In Fall, the irregular foliage of poison ivy assumes brilliant hues of orange - magenta - red, so that’s what jumped into mind when gazing upon the first sassafras tree spotted at weedom. A close inspection revealed that there were 3 different shaped leaves on this mini tree, which stood about 18 inches tall. It had trilobed leaves, mitten shaped leaves, as well as more normally oval shaped leaves. Jackpot! Sassafras! Our coolest new tree, historically famous as the source of root beer flavor, began life as a weed. We hypothesized that a seed had been bombed by a bird next to our greenhouse.
We knew the tree wouldn’t make it in the shade between the oak and the greenhouse, so we moved it to replace a tree that had once lined the driveway to weedom. But a new construction project necessitated that the tree be moved again, and so it now resides in a hallowed spot next to weedom headquarters, where our extended family had, in times past, gathered sociably under a large maple tree. That previous tree lost its life to a small tornado which twisted and dropped it against the house.
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After two traumatic transplantings and perhaps 6 plus years of life our sassafras tree is standing over 12 feet tall with the trunk about 6 inches at the base. It has put out some sucker trees in the grass already. We’re not expecting fruit, since that usually takes longer, and this plant is solitary thus far. Sassafras trees are dioecious, having either male or female flowers but both do not occur on the same tree.
Despite the long tradition of sassafras culinary, beverage and medicinal use, the FDA blacklisted its components in 1960. Specifically, any food or cosmetic substance with safrole, (and related products of oxidation, isosafrole and dihydrosafrole) added for flavor or scent, has from that time been deemed as adulterated. This resulted in the reformulation of root beer, and numerous other food, cosmetic and fragrance products, which now have alternative natural or synthetic flavors and scents added in its place. There is no substitute that matches the original. The FDA edict resulted from a finding that a vast overdose of purified safrole in rats was found to be associated with the formation of liver tumors. We have learned that the FDA is recalcitrant, and even after 60 years of finding no association of sassafras usage with tumors in people, and no finding of the toxic responsible metabolite in humans, the ban persists.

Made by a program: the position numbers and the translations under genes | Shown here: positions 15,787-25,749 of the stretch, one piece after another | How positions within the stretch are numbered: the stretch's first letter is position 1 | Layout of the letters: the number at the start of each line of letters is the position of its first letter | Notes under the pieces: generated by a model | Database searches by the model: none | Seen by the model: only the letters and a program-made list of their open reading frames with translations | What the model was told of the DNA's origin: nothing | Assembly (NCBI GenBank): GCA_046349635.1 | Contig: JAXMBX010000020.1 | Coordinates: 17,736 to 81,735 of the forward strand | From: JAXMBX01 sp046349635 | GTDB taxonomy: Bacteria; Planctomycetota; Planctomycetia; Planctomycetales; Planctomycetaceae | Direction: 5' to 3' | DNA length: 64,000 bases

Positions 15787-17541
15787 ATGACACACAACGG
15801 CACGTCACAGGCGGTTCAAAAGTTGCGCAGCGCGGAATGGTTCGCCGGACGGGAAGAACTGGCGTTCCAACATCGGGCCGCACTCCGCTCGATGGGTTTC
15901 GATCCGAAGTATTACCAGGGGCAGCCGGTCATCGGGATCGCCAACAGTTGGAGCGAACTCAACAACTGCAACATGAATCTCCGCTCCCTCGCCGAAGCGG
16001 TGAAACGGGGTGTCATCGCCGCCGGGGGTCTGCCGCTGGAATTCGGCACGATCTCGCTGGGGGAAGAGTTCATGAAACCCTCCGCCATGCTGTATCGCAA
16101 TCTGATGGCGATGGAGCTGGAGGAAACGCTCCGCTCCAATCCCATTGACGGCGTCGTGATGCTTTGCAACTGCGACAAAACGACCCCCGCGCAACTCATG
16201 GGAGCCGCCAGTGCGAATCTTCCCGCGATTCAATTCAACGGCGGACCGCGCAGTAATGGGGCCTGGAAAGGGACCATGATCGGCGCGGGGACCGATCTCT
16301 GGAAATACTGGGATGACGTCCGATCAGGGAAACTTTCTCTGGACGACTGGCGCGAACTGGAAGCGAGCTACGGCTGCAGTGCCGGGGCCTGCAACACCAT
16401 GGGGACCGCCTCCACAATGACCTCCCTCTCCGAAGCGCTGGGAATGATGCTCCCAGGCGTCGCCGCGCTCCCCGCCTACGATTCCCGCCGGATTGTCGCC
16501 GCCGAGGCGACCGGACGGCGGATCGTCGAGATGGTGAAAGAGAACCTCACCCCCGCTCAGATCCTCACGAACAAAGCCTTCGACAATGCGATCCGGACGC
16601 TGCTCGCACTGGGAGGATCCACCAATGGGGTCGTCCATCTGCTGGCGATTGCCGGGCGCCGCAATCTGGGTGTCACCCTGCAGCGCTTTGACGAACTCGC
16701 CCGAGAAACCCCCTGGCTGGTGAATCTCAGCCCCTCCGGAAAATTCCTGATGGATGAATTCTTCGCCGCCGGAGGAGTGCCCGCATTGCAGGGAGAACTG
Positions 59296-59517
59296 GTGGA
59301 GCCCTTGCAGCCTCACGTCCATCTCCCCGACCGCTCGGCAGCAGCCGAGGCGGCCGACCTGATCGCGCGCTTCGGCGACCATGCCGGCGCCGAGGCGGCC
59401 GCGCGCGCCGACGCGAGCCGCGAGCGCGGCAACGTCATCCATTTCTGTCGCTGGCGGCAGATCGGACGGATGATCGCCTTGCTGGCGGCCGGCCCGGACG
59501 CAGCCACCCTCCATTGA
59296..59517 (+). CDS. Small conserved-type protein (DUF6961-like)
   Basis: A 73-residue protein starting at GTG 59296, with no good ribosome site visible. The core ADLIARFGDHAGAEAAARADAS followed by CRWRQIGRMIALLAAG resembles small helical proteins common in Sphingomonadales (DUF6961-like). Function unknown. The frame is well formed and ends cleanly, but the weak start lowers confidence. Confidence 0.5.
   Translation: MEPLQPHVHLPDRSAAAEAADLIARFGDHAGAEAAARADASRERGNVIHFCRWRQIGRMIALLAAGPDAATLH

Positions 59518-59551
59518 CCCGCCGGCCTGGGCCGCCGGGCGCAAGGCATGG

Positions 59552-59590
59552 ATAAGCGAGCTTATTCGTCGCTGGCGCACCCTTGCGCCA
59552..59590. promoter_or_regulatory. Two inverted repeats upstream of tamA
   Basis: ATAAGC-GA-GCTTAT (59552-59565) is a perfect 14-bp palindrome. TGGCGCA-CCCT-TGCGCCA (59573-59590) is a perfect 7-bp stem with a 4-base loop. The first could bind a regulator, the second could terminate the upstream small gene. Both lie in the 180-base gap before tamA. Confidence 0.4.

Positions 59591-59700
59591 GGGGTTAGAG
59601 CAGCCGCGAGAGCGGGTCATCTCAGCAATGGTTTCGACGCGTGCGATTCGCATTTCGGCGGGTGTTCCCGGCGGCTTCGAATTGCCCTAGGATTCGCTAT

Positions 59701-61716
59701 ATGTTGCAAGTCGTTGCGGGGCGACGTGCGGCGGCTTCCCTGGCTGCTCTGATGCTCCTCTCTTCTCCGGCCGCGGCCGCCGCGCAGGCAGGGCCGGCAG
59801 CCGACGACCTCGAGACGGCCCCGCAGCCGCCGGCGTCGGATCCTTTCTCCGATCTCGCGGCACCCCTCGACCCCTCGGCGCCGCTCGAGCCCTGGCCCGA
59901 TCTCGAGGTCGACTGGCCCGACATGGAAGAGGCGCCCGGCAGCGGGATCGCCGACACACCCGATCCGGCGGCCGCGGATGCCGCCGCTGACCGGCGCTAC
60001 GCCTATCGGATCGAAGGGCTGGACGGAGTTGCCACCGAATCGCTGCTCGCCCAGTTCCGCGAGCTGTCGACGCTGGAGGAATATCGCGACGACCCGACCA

As we well know, the U.S. FDA cannot stop the weeds, nor this tree. Therefore they can’t stop clandestine chemists from extracting safrole from the roots and, and using it as a starting material to make the street drugs MDMA, “ecstasy”, with chemical name 3,4- methylenedioxymethamphetamine, and MDA, “sassafras”, with chemical name 3,4-methylenedioxyamphetamine. Proponents of this chemistry think of “ecstasy” as the faster and shorter acting “love drug” and “sassafras” as the longer acting more psychedelic or hallucinatory drug. This unauthorized use of safrole is possibly some of the motivation for the FDA’s continued ban on the use of this natural product for flavoring, scent and cosmetic uses.
Though it’s forbidden to add sassafras roots to any combination product or mixture, they are commonly sold an individual product, and are easy to find online. So people who don’t believe that the sun rises and sets on governmental regulatory bodies can easily obtain the roots even if they can’t grow their own. It is our humble opinion that the real root beer flavor of sassafras is something that’s too good to miss, although you might also want to investigate the multitudinous root concoctions that have been invented as a substitutes.
The Sassafras controversy illustrates many of the fallacies from which regulatory actions flow. Here are just a few.
extrapolating insane dosages of compounds in animals to predict / assume potential harm in humans.
Applying data obtained using concentrated purified substance to whole plant material containing the substance.
equating the efficiency of organic solvent extraction techniques to water extraction techniques.
equating the toxicity of a plant or drug compound to toxicity of an active metabolite, (or vice versa in this case)
assuming that the metabolic processes of an animal model necessarily apply to humans
In short, the safrole itself was not what caused the production of liver tumors in rats. Rather, metabolic products were implicated: 1’-hydroxysafrole (the most potentially toxic) and 3’-hydroxylisosafrole. These products were not found to be produced in humans who ingested safrole.